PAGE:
My Mom’s parents were quite different.  That grandfather was a quiet man.  He’d had many jobs, all of them requiring hard work and long hours.  He’d been working since he’d been twelve or possibly younger.  Grandpa was not the type to talk about his life or how many years he’d worked;  I had to get that information from my mom and Nanny.  Nanny was the outspoken, extrovert of that couple.  Grandpa enjoyed a well made, dry martini.  Just one, savored with a cigar and The Asbury Park Press.  He knew a little bit about how a well made martini should be made, as he had tended bar for years at the Elks Club in Red Bank, New Jersey.  He understood drinking too;  he partook of spirits in an almost  reverential way.  I never saw him have more than one martini, and I certainly never saw him drunk.  My grandmother preferred a Jack Rose, an old-timey drink which included Apple Jack and sour mix.  She too, never had more than one.  Her vice of choice was not alcohol, but sundaes with some of the most improbable combinations of ice cream flavors, syrups, toppings and fruit.  I won’t describe them further, as her taste in sundaes is worthy of an entire post of its own.

I don’t remember seeing any of my grandparents intoxicated.  Not even tipsy.  They drove for work and to get their errands done.  To get from one place to another.  Throughout my childhood, young adult years and beyond, they’ve been a presence for me.  I’m not always aware of the strength I draw from them, or how their presence continues long after their passing, but today I’m feeling connected as I recall each of them.

I’m not entirely sure what kind of grandfather I appear to be to my own grand daughters, but I hope they feel the love when they think of me decades from now.  I’ve been pretty lucky to have many good examples of grandparenting around me, including my in-laws and my own parents.  A couple of weeks ago, my oldest grand daughter and I surprised my wife by putting a birdhouse up outside the window where she often sits with the girls.  I wasn’t shooting to make a memory, but I might have anyway.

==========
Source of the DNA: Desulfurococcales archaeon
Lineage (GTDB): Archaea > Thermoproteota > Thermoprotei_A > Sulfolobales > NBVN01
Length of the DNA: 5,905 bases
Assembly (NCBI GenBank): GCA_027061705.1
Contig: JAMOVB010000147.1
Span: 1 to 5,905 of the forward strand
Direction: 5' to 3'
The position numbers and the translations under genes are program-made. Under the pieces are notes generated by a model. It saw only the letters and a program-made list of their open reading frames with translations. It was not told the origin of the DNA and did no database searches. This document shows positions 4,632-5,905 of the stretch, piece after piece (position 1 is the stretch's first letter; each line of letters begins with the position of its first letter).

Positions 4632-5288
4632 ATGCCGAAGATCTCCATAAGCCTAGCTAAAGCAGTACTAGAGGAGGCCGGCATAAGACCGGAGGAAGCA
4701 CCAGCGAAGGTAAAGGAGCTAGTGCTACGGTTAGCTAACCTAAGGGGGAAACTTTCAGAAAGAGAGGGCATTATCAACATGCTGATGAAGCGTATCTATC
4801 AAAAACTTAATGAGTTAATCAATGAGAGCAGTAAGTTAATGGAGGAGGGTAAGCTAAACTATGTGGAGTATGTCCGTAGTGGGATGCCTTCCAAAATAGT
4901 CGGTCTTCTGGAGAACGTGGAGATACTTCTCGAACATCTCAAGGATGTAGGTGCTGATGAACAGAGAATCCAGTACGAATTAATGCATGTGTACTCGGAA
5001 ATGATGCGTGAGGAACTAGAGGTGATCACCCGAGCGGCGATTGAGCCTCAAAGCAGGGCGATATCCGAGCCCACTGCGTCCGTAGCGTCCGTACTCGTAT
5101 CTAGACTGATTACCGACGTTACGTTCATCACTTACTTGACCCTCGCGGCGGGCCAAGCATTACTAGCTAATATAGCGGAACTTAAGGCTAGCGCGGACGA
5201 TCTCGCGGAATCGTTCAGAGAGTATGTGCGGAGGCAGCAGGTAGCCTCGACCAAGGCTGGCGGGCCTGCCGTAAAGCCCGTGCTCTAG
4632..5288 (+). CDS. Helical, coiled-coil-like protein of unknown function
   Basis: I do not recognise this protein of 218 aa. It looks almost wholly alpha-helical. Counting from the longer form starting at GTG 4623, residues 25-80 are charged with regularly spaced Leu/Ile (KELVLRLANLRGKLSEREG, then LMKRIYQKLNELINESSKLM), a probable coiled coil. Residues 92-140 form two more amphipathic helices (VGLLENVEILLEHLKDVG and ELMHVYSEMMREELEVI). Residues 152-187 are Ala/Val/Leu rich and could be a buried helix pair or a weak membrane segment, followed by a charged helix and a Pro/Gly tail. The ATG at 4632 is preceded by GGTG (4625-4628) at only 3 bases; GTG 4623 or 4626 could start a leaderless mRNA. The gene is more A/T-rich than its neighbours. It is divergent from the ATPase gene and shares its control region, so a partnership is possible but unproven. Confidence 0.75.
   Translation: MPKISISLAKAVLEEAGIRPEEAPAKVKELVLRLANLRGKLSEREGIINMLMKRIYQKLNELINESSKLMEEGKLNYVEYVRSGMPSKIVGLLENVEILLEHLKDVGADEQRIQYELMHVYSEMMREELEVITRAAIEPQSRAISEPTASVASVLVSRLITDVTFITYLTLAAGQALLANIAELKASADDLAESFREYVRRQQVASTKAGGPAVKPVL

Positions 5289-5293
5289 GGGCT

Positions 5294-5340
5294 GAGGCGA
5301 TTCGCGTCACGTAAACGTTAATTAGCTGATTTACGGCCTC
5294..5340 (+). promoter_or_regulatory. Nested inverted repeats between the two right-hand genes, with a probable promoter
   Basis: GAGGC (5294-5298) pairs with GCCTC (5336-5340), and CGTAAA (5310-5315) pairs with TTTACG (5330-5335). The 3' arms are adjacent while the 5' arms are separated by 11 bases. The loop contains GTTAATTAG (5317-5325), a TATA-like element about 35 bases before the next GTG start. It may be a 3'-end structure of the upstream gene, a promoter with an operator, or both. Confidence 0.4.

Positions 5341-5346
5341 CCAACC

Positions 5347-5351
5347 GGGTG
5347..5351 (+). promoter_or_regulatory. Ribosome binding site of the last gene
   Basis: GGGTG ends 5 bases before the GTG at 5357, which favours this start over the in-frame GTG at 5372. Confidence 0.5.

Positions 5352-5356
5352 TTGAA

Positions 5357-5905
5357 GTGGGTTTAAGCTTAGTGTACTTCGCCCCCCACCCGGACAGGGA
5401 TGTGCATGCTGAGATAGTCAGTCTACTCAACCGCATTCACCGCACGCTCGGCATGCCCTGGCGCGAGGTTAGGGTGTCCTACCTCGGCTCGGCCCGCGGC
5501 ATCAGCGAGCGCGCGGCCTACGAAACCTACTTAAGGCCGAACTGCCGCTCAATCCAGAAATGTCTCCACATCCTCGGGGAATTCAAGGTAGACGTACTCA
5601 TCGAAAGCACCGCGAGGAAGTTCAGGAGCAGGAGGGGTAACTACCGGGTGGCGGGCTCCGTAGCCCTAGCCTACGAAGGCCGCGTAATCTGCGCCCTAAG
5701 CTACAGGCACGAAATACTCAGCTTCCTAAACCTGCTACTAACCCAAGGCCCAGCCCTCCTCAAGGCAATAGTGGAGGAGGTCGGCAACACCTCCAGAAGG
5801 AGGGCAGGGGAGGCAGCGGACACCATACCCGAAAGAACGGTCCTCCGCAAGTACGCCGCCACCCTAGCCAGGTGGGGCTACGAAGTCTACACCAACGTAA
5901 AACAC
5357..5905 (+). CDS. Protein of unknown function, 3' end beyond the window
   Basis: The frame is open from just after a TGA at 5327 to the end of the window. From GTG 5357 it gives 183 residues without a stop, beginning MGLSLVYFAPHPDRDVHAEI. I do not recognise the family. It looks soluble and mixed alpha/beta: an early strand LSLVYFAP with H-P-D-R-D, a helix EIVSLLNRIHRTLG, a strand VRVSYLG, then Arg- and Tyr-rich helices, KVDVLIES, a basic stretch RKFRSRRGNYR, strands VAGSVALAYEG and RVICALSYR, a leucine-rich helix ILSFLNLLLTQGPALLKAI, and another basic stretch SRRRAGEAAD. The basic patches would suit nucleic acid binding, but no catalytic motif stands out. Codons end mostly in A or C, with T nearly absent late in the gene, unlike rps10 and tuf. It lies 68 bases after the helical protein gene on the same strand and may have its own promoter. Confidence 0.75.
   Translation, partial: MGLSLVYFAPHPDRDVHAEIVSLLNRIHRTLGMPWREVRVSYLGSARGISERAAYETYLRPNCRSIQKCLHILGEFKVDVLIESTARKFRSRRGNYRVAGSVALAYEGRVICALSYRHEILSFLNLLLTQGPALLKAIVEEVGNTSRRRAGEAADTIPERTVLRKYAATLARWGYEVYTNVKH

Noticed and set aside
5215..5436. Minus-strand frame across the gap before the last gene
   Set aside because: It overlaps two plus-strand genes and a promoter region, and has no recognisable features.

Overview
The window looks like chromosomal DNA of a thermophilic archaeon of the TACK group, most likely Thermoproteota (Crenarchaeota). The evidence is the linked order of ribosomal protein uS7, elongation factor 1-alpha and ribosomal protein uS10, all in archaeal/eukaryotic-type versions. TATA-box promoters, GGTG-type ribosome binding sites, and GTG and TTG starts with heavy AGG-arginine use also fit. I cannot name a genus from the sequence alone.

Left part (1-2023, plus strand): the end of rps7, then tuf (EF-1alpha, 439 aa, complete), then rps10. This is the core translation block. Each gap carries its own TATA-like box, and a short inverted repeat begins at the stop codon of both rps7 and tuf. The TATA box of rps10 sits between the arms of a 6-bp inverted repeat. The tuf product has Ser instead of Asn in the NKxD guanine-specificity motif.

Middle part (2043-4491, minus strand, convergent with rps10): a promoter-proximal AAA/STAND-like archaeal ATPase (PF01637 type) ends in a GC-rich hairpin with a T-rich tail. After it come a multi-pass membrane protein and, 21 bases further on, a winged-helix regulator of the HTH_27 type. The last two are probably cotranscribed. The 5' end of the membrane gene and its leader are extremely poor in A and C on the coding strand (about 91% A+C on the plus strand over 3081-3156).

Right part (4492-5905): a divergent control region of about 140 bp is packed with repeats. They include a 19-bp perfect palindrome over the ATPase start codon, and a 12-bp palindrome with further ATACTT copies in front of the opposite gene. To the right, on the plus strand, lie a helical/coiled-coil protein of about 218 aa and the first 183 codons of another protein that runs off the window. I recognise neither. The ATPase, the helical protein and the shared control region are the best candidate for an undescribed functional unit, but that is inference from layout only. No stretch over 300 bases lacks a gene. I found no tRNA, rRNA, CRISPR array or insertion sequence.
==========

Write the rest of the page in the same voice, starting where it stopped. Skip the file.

None of this really relates to the folks in the SUV in Florida.  Essentially, I had squandered a morning’s readings of some very creative ladies and gentlemen to be lured by the garish headlines of idiotic behavior.  It might have been a total loss, had I not jogged my memories of those four grandparents of my own.

It’s a shame what passes for grandparents in some quarters these days.

24 thoughts on “Grandparents Gone Wild

  1. Clearly, it wasn’t a total loss. Your memories, and your sharing them, have great value. God, how I miss my grandparents. Thank you for this post.

    1. It’s funny, I had not intended for the post to go in that direction whatsoever, but once it did, I couldn’t bring myself to go back and screw around with it. I try to keep things light and humorous, but sometimes when I’m not careful, things can get a little sentimental. Glad you liked it – hope you stick with me for some more of my usual cynical stuff.

      1. I think that’s what I enjoyed about it, the divergence. It was an unexpected but nice surprise. No worries, though, I enjoy your talent in the employment of sarcasm.

          1. LOL! I screw things up when I don’t try. I feel sure your regular readers will really enjoy this piece. I strongly believe in honoring the lives of the honorable. You did good.

            1. One thing I’ve learned is that I have to write what I have to write. It’s not always going to please everyone, but if it did, then I’d be writing for the wrong person. Geez! That’s some deep crap! I’m gonna quit this armchair psychoanalysis and get working on some fart humor. Thanks again for your kind words, linneann.

    1. Thanks…as I noted elsewhere, I didn’t set out to write the post that way, but I was powerless to stop the sentimental aspects of it once they ended up on the page. I’m hope it didn’t come across as self-indulgent or preachy – I abhor preachy blog posts.